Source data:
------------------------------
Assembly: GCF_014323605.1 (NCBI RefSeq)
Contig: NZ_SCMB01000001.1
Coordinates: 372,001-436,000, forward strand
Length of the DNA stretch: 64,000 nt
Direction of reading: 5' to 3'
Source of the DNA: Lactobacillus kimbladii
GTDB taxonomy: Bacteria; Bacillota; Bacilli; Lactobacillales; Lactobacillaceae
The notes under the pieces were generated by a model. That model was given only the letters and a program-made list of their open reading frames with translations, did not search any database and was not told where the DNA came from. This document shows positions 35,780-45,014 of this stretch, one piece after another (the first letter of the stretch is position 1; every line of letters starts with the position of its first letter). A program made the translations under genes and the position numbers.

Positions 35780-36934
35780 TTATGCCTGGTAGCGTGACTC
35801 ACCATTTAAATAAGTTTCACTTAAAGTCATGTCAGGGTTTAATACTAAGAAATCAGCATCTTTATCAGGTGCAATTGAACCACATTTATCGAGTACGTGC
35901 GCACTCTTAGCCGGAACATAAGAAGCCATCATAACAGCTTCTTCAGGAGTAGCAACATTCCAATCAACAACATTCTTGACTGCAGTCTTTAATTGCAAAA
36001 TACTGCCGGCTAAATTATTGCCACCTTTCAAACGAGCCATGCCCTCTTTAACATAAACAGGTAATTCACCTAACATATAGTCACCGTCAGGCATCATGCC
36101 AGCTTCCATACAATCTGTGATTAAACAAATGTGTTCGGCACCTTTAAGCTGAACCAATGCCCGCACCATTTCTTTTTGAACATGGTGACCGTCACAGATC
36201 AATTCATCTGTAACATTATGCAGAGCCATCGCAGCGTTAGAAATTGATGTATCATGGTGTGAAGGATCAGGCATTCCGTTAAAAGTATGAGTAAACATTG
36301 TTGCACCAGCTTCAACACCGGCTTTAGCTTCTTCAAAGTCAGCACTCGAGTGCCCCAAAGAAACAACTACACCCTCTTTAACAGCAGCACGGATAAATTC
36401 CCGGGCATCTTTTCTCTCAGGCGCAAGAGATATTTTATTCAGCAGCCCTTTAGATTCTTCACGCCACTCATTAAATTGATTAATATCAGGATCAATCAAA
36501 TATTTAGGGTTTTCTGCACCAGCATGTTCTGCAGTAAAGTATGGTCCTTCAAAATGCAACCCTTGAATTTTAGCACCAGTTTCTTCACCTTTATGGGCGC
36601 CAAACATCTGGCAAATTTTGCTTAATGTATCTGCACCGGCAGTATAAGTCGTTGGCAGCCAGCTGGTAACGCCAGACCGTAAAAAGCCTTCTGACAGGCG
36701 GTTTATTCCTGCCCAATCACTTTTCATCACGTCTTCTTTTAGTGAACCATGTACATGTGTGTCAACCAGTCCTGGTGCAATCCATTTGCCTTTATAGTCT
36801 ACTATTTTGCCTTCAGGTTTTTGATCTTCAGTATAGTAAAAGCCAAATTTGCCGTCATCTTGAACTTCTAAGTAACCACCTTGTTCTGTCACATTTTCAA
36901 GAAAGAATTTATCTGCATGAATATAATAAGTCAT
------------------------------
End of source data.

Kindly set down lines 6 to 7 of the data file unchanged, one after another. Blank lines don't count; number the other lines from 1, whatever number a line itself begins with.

Source of the DNA: Lactobacillus kimbladii
GTDB taxonomy: Bacteria; Bacillota; Bacilli; Lactobacillales; Lactobacillaceae